OK I just had to take a couple of minutes to talk about the big smartphone battle of 2011 and how it’s shaping up (if you ask me). Don’t get me wrong. There is indeed a lot of hub bub about Verizon’s new iPhone. However mark my words. The Verizon iPhone is too late to do any real damage to Android. The iPhone landing at Verizon is big news and it surely gives Android more competition than it has ever had. In Android’s favor is about 2 years of development and enhancement of it’s OS while Apple danced exclusively with ATT. Now that Verizon and Apple have finally got together, ATT has started it’s own partnership with Android. Now both Verizon & ATT stores will be stocked to the ceilings with iPhones and Androids with smaller and smaller space dedicated to other smartphones.

Also never forget, for every Apple lover there is probably an Android dihard. I believe that most smartphone users who have been using Android phones are not about to jump ship for an inferior phone.

What is true in this smartphone war is that Blackberry (RIM) and the other shartphone developers are starting to eat dust. RIM is continuing to lose marketshare and with Android’s additional deal with ATT it is going to worsen. The only wildcard at this point is Windows Phone 7. However even here there are problems as most users seem to have a real problem of moving their Windows experience to their mobile phone.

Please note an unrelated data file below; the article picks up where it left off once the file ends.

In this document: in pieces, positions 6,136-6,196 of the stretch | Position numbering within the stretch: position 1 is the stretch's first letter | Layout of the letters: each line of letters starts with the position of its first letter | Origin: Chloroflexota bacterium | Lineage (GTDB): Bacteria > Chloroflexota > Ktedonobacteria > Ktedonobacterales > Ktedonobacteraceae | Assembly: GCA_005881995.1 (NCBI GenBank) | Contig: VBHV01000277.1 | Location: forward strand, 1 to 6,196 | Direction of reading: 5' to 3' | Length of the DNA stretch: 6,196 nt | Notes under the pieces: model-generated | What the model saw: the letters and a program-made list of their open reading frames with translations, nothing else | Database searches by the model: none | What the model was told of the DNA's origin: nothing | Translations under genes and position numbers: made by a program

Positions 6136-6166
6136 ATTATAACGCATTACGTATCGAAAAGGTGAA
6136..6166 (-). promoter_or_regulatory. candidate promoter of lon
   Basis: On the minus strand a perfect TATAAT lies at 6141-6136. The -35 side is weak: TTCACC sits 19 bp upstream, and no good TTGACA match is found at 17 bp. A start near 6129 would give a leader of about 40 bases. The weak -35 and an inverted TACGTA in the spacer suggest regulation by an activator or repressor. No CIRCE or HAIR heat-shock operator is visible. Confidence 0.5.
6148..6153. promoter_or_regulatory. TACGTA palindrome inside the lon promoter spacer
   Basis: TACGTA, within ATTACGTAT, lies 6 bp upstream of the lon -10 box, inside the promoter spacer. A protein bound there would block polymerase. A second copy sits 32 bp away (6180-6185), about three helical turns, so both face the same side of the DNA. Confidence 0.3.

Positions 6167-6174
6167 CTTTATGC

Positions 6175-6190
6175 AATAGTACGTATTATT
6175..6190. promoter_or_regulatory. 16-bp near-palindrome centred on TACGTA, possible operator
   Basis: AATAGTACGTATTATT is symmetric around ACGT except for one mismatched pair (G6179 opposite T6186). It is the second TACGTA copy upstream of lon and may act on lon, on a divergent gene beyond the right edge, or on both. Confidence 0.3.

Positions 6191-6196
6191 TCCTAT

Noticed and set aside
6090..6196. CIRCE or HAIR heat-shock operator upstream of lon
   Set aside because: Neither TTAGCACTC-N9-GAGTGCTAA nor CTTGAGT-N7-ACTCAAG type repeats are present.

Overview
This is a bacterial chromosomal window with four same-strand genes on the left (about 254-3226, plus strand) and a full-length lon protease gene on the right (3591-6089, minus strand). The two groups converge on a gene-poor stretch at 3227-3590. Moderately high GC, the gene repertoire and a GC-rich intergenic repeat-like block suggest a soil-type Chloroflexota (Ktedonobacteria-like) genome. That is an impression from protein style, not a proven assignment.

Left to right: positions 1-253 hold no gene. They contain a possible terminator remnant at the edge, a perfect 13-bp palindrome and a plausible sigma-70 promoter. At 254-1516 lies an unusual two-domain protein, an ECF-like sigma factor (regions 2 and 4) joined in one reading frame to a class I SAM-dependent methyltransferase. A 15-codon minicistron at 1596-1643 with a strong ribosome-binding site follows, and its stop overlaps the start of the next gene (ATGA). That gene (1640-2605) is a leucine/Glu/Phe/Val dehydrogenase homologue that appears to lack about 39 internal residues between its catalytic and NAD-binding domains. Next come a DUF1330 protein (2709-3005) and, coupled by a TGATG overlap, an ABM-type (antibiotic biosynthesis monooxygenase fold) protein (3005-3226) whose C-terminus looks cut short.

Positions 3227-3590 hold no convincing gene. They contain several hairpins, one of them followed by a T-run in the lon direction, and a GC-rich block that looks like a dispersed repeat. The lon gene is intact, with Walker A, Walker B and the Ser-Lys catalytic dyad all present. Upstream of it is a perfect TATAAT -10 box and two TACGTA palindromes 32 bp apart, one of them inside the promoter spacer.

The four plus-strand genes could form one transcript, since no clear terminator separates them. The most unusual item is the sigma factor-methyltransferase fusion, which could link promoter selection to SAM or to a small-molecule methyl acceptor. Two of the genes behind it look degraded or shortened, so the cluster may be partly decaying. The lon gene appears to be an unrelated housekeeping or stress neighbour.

It appears that as Android and Apple continue to take pot shots at each other for marketshare their competitors will continue to struggle for the measly remains.

A special thankyou to Staci King for the fine edits to this entry. I think I am going to have to add her to the Tech Blog staff!

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Is There A Smartphone Zombie Attack Approaching?

The day is surely coming when our smartphones will be just as vulnerable to viruses and other computer infections just like our computers. To prove this point Georgia Weidman has created a “zombie” program which can infect Android phones. She will demonstrate this at the Shmoocon hacking conference later this month in Washington, D.C.

To prove that this is a credible issue here are two recent examples of smartphones being hacked.